Greece’s main opposition Syriza party placed first in elections to the European Parliament without winning by a big enough margin to destabilize Prime Minister Antonis Samaras’s government.
“In the short run there is no problem of government stability,” Dimitris Sotiropoulos, associate professor of political science at the University of Athens, said in a phone interview. “While both governing parties have lost several percentage points each, their combined popular support is above the popular support of the main opposition.”
Greek bonds rose today after Syriza, short in Greek for Coalition of the Radical Left, got 26.6 percent of the vote in yesterday’s election, compared with 22.7 percent for Samaras’s New Democracy, according to a count of 98.4 percent of ballots posted on the Interior Ministry website. Samaras’s junior coalition partner, Pasok, running as the Elia alliance, took 8 percent.
“Those who tried to turn the EU election into a plebiscite failed,” Samaras said in comments televised live by state-run Nerit TV. “They failed to create conditions of instability, uncertainty and political ungovernability.”
The European vote, together with Greek local and regional elections, was seen as a test of the ruling coalition’s stability. While Samaras has presided over Greece’s return to capital markets, the effects of the debt crisis and a six-year recession remain visible in a country where more than half of young people are out of work.
The yield on Greece’s benchmark 10-year bond fell 28 basis points to 6.21 percent at 12:12 p.m. in Athens today.
Translated into seats in the European Parliament, Syriza gets six lawmakers, New Democracy five and Elia two.
Syriza’s leader, Alexis Tsipras, said in a televised statement early today that the party’s win sent a clear message against the budget-cutting austerity measures tied to Greece’s 240 billion euro ($327 billion) bailout from the euro area and International Monetary Fund, and called for immediate national elections.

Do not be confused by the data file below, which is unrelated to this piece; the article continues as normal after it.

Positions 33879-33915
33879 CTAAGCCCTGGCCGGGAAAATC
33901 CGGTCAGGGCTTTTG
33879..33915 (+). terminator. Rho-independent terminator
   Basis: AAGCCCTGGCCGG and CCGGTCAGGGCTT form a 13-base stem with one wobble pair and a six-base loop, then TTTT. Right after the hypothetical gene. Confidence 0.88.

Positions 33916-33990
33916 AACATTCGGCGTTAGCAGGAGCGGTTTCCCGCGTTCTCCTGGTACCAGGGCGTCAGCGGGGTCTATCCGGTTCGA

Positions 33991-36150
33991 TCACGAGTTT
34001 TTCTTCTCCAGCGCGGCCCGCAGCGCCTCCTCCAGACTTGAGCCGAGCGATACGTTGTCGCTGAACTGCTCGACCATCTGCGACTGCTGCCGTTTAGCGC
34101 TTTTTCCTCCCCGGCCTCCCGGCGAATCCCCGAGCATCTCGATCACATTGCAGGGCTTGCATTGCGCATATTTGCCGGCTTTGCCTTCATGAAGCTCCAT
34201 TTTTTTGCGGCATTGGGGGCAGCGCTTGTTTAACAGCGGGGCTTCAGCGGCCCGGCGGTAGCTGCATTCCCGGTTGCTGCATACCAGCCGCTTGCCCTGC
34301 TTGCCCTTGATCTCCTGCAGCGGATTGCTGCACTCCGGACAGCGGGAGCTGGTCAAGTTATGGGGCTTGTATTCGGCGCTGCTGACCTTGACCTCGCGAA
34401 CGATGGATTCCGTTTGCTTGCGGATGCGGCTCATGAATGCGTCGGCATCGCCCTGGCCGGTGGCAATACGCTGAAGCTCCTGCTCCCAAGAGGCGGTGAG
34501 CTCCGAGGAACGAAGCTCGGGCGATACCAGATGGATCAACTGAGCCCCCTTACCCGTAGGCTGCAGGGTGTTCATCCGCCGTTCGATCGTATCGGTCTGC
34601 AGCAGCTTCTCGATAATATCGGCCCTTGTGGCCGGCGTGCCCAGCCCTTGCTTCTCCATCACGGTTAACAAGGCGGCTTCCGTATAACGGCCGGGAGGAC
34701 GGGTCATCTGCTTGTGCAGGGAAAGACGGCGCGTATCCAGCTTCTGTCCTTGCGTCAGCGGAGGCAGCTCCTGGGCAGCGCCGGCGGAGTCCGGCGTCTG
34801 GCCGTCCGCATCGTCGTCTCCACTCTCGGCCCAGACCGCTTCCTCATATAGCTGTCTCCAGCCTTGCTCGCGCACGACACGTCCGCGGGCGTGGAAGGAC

“It’s the first time in Greece’s political history that a party of the radical left wins an election with a real margin,” Panagiotis Lafazanis, a Syriza lawmaker, said in a telephone interview. “The result of the Greek election brings hope to the country and is positive for Europe.”
The nationalist Golden Dawn party, whose leader and five other lawmakers are in prison pending trial on charges of running a criminal organization, jumped to third place, with 9.4 percent of the vote, from a fifth-placed showing in general elections in 2012. The result gives them three seats.
“The rise of Golden Dawn is the most alarming result of this elections,” Christos Dimas, a lawmaker for New Democracy, said in a phone interview. “This time it was a conscious vote for the extremists. Voters could not say they didn’t know what Golden Dawn stands for.”
To Potami, a new party, placed fifth with 6.6 percent, or two seats, followed by the Communist Party with 6.1 percent, which also gives them two EU lawmakers.
In local elections, New Democracy-backed candidates won governorships in seven of the country’s regions, with Syriza winning in two, including the Attica metropolitan region that includes Athens. Independent candidates took four governorships.
In Greece’s two biggest cities, Athens and Thessaloniki, the incumbent mayors, both independents, were re-elected. The Communist Party took Patras, the third-biggest city.
To contact the reporters on this story: Marcus Bensasson in Athens at firstname.lastname@example.org; Nikos Chrysoloras in Athens at email@example.com
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